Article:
We all know the story of that time Elvis Presley showed up unannounced at the White House gates and met Richard Nixon. In “Promised Land,” director Eugene Jarecki introduces Elvis to Donald Trump.
He does so metaphorically, of course, telling the story of Elvis but explicitly tying it to the state of the country and the rise of Trump, who one person in the film compares to “the fat Elvis.”
“Promised Land” is that kind of movie – big, bold and overreaching, in love with but also skeptical of its own central metaphor of Elvis’ career as a version of America’s own history. It’s the promise of freedom being choked by capitalism and excess, the poor boy who loses himself in a rich man’s life.
Note: After Cannes, Jarecki went back into the editing room with executive producer Steven Soderberg and trimmed the film by about 10 minutes. The revised version, which is substantially similar, screened at the 2018 Sundance Film Festival under its new title, “The King,” and will be reviewed separately by TheWrap prior to its theatrical release.
“I don’t know what the hell you’re doing with this movie,” a grizzled driver tells Jarecki at one point in the film. “Something about the rise and fall of Elvis with the rise and fall of America.”
The thing is, you can do this with Elvis. He was simultaneously the ultimate American Dream, a working-class kid from the South who rose until he had the world at his feet, and the ultimate American tragedy, utterly undone by his inability to cope with what he achieved. Celebrity, revolution, cultural appropriation, capitalism, addiction — it’s all there in a man who embodied promise fulfilled and promise betrayed.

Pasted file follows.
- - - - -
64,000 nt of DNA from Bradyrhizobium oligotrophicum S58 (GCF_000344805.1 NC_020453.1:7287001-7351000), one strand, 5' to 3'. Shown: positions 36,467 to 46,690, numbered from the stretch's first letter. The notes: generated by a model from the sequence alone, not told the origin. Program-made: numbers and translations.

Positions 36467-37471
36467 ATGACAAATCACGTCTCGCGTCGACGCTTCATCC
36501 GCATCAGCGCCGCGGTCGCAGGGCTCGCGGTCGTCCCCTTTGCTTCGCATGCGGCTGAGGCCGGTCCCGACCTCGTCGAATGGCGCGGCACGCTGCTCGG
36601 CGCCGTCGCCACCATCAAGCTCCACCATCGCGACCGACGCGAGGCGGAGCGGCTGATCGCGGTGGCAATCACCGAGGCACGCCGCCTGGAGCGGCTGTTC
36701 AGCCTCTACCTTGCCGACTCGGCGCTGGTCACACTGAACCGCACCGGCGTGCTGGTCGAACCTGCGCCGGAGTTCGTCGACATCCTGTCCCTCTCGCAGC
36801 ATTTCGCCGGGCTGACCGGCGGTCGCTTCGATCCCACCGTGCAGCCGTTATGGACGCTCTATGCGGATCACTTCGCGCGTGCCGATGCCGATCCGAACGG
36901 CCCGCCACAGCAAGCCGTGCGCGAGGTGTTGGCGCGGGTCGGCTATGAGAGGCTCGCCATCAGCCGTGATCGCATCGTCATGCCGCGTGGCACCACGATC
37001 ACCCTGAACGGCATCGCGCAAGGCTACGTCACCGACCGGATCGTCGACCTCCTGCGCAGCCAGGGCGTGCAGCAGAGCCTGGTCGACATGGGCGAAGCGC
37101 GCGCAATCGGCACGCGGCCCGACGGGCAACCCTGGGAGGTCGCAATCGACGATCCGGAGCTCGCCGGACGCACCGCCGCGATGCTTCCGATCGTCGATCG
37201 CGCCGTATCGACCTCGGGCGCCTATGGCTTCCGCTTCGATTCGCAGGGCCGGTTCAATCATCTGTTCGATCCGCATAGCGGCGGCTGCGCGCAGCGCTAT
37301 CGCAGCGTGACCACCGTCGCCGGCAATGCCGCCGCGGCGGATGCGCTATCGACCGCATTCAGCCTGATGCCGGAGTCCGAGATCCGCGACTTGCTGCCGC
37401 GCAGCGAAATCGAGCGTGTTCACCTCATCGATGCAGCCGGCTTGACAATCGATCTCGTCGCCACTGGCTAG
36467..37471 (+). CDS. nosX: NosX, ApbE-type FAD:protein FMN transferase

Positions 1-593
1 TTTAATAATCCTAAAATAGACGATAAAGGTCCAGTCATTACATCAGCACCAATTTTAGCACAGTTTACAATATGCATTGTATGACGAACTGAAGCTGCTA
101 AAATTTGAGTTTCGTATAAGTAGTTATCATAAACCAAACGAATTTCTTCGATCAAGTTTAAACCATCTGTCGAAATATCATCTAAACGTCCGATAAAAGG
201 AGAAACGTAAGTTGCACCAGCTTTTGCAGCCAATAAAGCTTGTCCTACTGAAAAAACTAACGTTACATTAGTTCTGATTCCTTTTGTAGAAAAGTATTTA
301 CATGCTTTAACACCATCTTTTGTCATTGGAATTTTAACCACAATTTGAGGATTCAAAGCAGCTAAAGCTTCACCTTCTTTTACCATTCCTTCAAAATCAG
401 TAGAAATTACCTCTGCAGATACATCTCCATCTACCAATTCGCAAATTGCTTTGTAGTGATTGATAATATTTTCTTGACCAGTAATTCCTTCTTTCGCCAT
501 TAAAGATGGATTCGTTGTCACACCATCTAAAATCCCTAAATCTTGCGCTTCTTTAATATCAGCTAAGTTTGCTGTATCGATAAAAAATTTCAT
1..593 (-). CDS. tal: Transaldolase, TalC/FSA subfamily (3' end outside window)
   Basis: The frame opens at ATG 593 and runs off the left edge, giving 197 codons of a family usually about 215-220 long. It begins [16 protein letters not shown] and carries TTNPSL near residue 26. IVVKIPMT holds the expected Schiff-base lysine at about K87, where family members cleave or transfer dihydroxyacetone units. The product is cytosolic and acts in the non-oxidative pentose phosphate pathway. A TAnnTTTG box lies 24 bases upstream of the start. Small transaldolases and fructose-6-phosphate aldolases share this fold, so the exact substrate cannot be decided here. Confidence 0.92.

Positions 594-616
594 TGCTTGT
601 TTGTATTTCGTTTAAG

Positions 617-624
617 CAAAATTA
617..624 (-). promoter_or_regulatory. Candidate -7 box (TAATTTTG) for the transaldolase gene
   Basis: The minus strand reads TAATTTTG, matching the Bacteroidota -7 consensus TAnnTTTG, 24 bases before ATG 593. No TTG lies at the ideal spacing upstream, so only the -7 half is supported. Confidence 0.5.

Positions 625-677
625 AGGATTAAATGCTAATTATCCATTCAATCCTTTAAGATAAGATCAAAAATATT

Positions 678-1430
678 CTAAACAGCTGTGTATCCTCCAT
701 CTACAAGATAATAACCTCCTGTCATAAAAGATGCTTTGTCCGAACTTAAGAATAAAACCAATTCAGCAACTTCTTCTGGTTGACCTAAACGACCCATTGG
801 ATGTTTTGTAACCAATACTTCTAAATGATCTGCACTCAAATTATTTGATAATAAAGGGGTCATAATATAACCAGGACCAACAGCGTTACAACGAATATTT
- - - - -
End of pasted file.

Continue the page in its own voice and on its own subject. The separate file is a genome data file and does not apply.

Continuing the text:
So if you want to take the measure of Elvis and in doing so take the measure of America, why the hell not? It might not always work, it might get messy and overblown, but it might also be glorious. And “Promised Land” is all of those things; it’s smart enough to know when it’s being silly, and bold enough to not care that it tries to do too much.
Jarecki, whose previous films include “The House I Live In” and “Why We Fight,” starts with a premise that is some kind of weird (and maybe colossally wrongheaded) stroke of genius: In an election year, the director took a road trip from Tupelo to Memphis to New York to Los Angeles to Las Vegas, along the way giving a bunch of people rides in the back seat of a Rolls Royce once owned by Elvis.
Now, we all know that Elvis was a Cadillac man, but he did once own a Rolls, and Jarecki found it. (By the way, the weirdo funk band Was (Not Was) once wrote a song called “Elvis’ Rolls Royce,” which was sung by Leonard Cohen and contained lines that might as well have been the movie’s logline: “I steered my precious cargo/Through the belly of the beast.”)
Jarecki’s passengers include Ashton Kutcher, James Carville, Alec Baldwin and an array of musicians who perform music in the song’s back seat, among them the preternaturally gifted Emi Sunshine, bluesman Bud Welch, gospel singer Erlis Taylor, former Elvis drummer D.J. Fontana, doomy Americana group the Handsome Family and singer-songwriter John Hiatt, who cries when he gets in the back seat and realizes “just how trapped [Elvis] was.”
(I bet there’s a killer concert movie on the cutting-room floor, and I want to see it.)
Jarecki is trying to tell an enormous story in bits and pieces — in interviews with struggling working-class families, in the memories of Elvis friends like Jerry Schilling and in historians and cultural critics like Van Jones, Peter Guralnick and Greil Marcus.
Ethan Hawke, who also served as executive producer, is on hand to tell stories he thinks he once heard about Elvis, which is a little odd since biographer Guralnick could have corrected many of Hawke’s accounts without breaking a sweat. Then again, embracing the myth is part of embracing Elvis — and what’s wrong with a little fake news in a movie that ends with Trump’s election and one of Elvis’ final performances?
So at the end of two hours, we get a triumphant Trump and an exhausted, drugged-out Elvis, summoning up everything he has left for a version of “Unchained Melody” that one of his sidemen describes as his greatest performance ever.
It’s not that, not by a long shot, but is it hugely moving and enormously bombastic in a way that is pure Elvis. And it is a fitting way to end a movie that reaches for everything, knowing it can’t really get there but trying anyway.
Ain’t that America?